Your face on your espresso? Highlights from tech show

The MiPosaur, from WowWee, go through their paces during the CE Week show in New York.

— Imagine staring deep into the foam of your espresso drink and seeing a face looking back at you. Or how about using the charge in your fingers to clean your teeth?

At the CE Week gadget show in New York last week, there were several standouts amid the sea of smartphone chargers and 3-D printers. Some are set to hit stores near you in the not-too-distant future. Here’s a look at some of the more fun items:

If you think a puppy is too much responsibility for your child, how about a mini robot Tyrannosaurus Rex?

Using location technology, the MiPosaur can chase after a matching ball, go for a walk with its owner and even dance and make happy sounds. The exceptionally cute robots will go on sale in August at major retailers such as Target, Wal-Mart and Toys R Us. The combination of a MiPosaur and a ball will cost about $120.

WowWee, the MiPosaur’s parent company, also showed off its REV battle cars. For $100 you can get a pair of race cars controlled by a smartphone or tablet app. Players use the cars to chase and shoot at each other. Lights and sounds signal a hit. Those who can’t find a partner can choose a computerized bad guy to play against.

Ripples combines 3-D and ink-jet printer technologies to paint a picture on top of any foam-covered drink using coffee extract. Baristas can choose a preloaded design or upload their own over Wi-Fi, such as a picture of the person receiving the drink or corporate logos.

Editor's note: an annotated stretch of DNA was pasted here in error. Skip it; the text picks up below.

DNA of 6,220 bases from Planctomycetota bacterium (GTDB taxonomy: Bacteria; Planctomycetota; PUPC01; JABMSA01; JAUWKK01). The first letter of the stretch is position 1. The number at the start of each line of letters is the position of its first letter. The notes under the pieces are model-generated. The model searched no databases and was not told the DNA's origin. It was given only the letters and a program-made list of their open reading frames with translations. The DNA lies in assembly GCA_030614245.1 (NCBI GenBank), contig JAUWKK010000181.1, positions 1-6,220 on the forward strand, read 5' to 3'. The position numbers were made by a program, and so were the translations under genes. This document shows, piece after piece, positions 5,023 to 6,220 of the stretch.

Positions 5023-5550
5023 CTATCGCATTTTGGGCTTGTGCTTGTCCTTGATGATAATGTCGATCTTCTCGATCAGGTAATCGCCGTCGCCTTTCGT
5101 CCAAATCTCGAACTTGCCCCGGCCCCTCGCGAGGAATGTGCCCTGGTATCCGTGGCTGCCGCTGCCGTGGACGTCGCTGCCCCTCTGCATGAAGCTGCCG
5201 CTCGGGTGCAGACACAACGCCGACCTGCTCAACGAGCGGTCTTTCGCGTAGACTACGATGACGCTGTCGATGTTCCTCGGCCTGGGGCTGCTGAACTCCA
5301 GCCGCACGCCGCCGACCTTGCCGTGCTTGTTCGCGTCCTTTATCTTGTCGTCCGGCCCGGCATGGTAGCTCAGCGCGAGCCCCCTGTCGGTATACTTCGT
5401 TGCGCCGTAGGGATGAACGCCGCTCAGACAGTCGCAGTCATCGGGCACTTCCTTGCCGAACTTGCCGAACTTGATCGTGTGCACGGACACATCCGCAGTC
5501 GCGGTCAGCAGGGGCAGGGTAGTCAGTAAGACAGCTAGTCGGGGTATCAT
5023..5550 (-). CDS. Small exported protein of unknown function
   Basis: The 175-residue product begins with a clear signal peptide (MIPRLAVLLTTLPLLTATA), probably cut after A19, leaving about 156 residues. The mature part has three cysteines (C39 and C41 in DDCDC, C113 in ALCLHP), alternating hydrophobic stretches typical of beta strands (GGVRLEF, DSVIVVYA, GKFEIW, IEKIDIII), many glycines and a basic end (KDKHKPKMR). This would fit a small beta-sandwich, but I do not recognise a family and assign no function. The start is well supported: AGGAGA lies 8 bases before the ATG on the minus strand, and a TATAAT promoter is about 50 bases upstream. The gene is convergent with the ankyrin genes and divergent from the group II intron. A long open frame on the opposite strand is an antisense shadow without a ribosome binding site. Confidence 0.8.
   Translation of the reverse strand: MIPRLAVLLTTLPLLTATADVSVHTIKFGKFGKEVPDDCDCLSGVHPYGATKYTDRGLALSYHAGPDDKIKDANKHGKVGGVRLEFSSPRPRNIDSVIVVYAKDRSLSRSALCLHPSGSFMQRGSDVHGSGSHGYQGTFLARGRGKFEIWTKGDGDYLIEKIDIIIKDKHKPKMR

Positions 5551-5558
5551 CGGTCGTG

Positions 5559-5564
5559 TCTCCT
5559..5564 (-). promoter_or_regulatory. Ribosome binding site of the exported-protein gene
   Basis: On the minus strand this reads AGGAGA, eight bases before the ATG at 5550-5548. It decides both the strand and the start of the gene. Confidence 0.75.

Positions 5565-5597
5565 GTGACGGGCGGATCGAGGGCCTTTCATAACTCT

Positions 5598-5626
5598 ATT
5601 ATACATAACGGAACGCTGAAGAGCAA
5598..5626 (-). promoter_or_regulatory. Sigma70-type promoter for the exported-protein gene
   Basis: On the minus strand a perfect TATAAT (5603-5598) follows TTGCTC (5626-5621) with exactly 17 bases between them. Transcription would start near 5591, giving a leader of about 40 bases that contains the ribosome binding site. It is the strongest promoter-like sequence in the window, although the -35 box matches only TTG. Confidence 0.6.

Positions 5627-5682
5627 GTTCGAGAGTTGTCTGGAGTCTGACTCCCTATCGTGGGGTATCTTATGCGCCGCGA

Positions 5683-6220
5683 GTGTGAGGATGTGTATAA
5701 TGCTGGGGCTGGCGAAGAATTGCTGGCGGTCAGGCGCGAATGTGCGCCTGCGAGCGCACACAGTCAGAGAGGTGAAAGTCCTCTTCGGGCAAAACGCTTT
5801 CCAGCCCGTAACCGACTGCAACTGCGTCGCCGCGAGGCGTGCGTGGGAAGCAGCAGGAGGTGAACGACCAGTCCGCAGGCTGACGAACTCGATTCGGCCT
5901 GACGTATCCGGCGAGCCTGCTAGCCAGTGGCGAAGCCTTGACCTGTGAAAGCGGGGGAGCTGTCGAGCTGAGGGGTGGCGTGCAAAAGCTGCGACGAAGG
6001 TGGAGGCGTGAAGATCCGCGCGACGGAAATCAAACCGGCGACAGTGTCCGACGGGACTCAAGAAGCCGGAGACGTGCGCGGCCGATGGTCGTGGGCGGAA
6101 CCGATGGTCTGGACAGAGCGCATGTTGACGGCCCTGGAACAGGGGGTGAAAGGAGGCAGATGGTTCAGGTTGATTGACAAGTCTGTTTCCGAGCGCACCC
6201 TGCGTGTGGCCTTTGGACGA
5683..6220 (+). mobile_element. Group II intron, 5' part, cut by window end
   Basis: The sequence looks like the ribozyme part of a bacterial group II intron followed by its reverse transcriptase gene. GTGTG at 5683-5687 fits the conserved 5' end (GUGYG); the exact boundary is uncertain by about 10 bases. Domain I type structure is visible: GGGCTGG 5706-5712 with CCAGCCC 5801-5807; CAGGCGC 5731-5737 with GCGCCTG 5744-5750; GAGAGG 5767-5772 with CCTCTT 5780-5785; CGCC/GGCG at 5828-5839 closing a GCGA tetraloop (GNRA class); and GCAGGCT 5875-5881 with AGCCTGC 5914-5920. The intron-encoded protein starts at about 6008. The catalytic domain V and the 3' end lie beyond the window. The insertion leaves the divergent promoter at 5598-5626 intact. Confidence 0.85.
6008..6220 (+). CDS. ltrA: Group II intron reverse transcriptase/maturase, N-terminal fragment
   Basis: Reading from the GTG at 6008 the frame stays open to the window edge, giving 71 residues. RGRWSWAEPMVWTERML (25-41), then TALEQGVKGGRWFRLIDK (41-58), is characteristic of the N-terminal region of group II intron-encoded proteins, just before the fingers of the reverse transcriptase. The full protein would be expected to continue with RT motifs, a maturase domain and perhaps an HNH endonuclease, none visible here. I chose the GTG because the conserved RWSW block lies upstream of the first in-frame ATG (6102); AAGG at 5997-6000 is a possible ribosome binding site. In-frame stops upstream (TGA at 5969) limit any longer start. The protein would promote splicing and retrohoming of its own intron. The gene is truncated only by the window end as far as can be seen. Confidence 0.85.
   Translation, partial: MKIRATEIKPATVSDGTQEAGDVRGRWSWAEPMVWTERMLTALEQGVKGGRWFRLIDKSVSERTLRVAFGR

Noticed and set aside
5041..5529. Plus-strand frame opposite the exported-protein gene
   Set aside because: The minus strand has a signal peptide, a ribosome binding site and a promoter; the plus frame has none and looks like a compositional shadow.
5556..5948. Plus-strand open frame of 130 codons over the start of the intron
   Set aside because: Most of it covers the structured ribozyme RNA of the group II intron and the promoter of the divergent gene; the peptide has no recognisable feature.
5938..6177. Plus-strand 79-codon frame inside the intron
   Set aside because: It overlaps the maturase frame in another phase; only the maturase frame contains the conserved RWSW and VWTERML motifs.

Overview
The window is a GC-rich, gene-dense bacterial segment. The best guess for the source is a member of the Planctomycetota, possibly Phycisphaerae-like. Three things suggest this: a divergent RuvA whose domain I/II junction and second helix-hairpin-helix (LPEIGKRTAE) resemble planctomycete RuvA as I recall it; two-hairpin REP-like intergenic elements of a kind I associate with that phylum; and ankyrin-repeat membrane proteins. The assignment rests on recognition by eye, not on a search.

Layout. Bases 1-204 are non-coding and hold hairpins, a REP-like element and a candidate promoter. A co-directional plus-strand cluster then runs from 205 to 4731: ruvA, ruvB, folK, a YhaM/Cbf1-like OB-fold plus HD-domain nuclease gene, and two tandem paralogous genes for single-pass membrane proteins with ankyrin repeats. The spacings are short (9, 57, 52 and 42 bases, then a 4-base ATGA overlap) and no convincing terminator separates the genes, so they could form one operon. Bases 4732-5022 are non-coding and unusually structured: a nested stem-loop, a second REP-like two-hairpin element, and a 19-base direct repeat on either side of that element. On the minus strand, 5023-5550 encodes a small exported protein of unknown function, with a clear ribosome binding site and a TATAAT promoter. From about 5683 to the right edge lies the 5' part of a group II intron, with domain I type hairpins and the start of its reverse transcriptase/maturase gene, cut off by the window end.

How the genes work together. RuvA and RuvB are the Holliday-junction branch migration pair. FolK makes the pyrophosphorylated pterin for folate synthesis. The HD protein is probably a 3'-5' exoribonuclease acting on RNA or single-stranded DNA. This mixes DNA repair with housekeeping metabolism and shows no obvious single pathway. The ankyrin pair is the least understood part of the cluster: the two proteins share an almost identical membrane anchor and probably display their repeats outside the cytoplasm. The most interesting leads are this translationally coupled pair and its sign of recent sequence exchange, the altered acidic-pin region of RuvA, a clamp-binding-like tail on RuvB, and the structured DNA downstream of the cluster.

The Israeli company behind it, Stream CC, says it has a deal to introduce the machines in Lufthansa’s first- and business-class lounges this year.

The $999 machine will be available to commercial establishments that serve coffee.

For the beer aficionado who wants to experience the frothy head of a properly poured draft beer at home, there is Fizzics.

The personal beer dispenser takes beer from any store-bought can, bottle or growler and applies some magic to give it the bubbles and taste of something straight from the tap.

The invention was funded by an Indiegogo campaign that raised about $148,000, nearly triple its goal. Commercial sales are expected to start in September, with the machines retailing for nearly $200.

Given the job possibilities down the road, it’s never too early to start teaching your kids how to code.

Ozobot aims to do just that. By drawing lines in various colors, kids as young as 7 can tell the pingpong-ball-sized robot to do things like go forward, backward or spin around.

While the original Ozobot has been around for a while, an updated version is geared at older children. Rather than draw colored lines, kids program the Ozobot on a computer. The new Ozobots are $60 on Amazon.

The Ionic ProClean toothbrush, about $10, generates ions negative by creating a circuit involving the moistened toothbrush and a person’s palm or finger. The company says the completion of the circuit gets ions flowing. The ions then polarize plaque fluid, causing tooth enamel to repel it. This loosens and removes plaque.

A small light on the brush indicates when this is happening.